Arnie’s ideas give you a clear roadmap. You can use this article step-by-step to capitalize on this resource. Arnie’s plan is a great way to network your way into a company using LinkedIn. As you take your job hunting ideas and commit them to writing, make sure you consider this strategy.

How you job hunt can make the difference in the time it takes to land your dream job. It can make it more or much less stressful. Spending time creating a written plan will pay off in many ways and help you make the best use of each day. This will get you in your new hire orientation sooner.

What strategies have you used to job hunt? Leave us your ideas in the comment section.

Don’t want to miss learning about this or other job-related topics? Click here

The post How your job search plan can hurt your success without you knowing it appeared first on Six-Second Resumes™.

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The ability to “think and speak on your feet” is an important skill that often determines your success in job interviews. And once you land the job, many kinds of careers and occupations require this skill. To practice for your upcoming interviews, try this exercise.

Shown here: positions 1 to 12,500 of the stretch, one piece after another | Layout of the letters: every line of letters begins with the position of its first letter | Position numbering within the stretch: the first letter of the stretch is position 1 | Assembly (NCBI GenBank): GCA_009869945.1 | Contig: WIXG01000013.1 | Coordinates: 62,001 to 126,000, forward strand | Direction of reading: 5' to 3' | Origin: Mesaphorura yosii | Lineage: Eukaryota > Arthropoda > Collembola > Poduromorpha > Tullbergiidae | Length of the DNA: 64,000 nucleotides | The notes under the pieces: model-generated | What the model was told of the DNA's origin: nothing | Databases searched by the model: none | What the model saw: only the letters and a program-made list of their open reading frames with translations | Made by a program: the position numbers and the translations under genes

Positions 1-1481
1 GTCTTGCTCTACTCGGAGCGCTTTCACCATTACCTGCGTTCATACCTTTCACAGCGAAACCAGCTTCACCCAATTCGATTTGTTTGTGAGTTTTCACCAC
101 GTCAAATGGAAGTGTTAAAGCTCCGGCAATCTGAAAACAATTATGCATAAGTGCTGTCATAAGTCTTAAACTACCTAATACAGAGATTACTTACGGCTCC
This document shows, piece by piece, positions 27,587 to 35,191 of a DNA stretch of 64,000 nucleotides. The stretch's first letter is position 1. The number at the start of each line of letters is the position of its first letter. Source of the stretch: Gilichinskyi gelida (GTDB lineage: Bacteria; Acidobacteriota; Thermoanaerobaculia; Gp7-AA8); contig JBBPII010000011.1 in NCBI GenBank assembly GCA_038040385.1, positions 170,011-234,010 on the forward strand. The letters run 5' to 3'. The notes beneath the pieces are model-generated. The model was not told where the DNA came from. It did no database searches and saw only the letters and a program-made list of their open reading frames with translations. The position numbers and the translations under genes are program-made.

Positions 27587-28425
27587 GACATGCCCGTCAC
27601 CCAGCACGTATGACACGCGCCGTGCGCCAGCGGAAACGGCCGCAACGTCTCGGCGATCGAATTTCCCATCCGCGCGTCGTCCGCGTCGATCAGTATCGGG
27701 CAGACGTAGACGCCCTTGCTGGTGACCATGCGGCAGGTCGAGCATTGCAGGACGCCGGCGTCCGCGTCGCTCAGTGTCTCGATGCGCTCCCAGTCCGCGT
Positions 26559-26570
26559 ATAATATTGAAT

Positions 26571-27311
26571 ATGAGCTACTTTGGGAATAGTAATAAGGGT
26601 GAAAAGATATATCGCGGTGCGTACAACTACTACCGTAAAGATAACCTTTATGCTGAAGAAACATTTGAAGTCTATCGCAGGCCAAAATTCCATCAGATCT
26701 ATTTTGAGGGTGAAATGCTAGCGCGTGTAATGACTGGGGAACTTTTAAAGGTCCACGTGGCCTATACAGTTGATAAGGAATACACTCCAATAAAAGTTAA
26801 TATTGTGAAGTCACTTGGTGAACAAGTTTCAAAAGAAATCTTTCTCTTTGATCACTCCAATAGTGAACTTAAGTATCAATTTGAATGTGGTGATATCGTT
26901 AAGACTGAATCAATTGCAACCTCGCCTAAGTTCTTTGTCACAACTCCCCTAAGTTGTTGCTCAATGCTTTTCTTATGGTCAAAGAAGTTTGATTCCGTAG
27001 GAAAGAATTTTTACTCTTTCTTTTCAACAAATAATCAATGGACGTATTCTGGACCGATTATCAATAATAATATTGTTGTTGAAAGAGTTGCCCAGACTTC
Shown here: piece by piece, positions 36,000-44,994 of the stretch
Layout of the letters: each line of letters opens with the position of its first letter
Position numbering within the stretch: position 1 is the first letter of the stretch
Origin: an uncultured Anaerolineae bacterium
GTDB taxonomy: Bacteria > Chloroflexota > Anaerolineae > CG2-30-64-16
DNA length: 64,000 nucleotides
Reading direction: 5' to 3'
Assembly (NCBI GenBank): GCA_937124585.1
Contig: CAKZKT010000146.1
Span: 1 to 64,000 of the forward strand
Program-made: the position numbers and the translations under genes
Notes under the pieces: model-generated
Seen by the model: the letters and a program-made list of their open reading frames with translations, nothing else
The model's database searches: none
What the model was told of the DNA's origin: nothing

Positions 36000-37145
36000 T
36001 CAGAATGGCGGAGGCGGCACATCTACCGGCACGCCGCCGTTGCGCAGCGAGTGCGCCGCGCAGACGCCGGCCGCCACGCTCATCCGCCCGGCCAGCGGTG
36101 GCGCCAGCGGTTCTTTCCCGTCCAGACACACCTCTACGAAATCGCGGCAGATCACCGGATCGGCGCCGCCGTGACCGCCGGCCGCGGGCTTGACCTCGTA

Print out this list of questions before you read through them. Cut them apart and put them in a jar. When you are ready to practice “thinking on your feet”, stand in front of a mirror, pull out a topic at random and talk to the mirror for two minutes about whatever is on the paper.

If you could travel anywhere in the world, where would you go first and why?

If you could have only 3 electrical appliances in your house, what would they be and why?

Why does glue not stick to the bottle?

What nocturnal animal would you be if you had to choose and why?

If Abe Lincoln and George Washington got into a fight who’d win?

If you had a snail that could magically grant wishes, what would you name it?